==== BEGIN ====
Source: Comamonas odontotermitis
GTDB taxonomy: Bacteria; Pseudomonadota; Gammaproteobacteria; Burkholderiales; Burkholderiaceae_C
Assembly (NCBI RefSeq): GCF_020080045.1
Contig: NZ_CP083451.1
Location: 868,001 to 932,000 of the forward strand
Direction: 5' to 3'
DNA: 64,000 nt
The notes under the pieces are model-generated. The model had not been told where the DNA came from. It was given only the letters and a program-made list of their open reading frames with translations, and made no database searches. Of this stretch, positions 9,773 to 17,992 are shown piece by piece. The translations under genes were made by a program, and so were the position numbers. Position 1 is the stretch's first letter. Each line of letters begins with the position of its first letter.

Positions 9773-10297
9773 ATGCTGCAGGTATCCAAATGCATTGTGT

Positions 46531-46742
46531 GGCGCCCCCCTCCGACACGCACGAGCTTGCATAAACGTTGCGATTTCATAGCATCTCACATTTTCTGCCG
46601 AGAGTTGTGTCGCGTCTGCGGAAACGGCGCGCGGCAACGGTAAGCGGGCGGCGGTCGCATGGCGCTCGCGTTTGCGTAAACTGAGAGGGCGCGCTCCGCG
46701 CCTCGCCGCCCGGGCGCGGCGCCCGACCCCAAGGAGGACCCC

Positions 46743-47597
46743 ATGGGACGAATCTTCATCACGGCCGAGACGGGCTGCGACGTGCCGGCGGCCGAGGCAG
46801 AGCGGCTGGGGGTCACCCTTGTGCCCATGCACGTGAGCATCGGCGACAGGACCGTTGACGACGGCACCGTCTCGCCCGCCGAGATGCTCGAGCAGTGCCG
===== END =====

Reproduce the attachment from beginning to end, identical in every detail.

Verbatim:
Source: Comamonas odontotermitis
GTDB taxonomy: Bacteria; Pseudomonadota; Gammaproteobacteria; Burkholderiales; Burkholderiaceae_C
Assembly (NCBI RefSeq): GCF_020080045.1
Contig: NZ_CP083451.1
Location: 868,001 to 932,000 of the forward strand
Direction: 5' to 3'
DNA: 64,000 nt
The notes under the pieces are model-generated. The model had not been told where the DNA came from. It was given only the letters and a program-made list of their open reading frames with translations, and made no database searches. Of this stretch, positions 9,773 to 17,992 are shown piece by piece. The translations under genes were made by a program, and so were the position numbers. Position 1 is the stretch's first letter. Each line of letters begins with the position of its first letter.

Positions 9773-10297
9773 ATGCTGCAGGTATCCAAATGCATTGTGT

Positions 46531-46742
46531 GGCGCCCCCCTCCGACACGCACGAGCTTGCATAAACGTTGCGATTTCATAGCATCTCACATTTTCTGCCG
46601 AGAGTTGTGTCGCGTCTGCGGAAACGGCGCGCGGCAACGGTAAGCGGGCGGCGGTCGCATGGCGCTCGCGTTTGCGTAAACTGAGAGGGCGCGCTCCGCG
46701 CCTCGCCGCCCGGGCGCGGCGCCCGACCCCAAGGAGGACCCC

Positions 46743-47597
46743 ATGGGACGAATCTTCATCACGGCCGAGACGGGCTGCGACGTGCCGGCGGCCGAGGCAG
46801 AGCGGCTGGGGGTCACCCTTGTGCCCATGCACGTGAGCATCGGCGACAGGACCGTTGACGACGGCACCGTCTCGCCCGCCGAGATGCTCGAGCAGTGCCG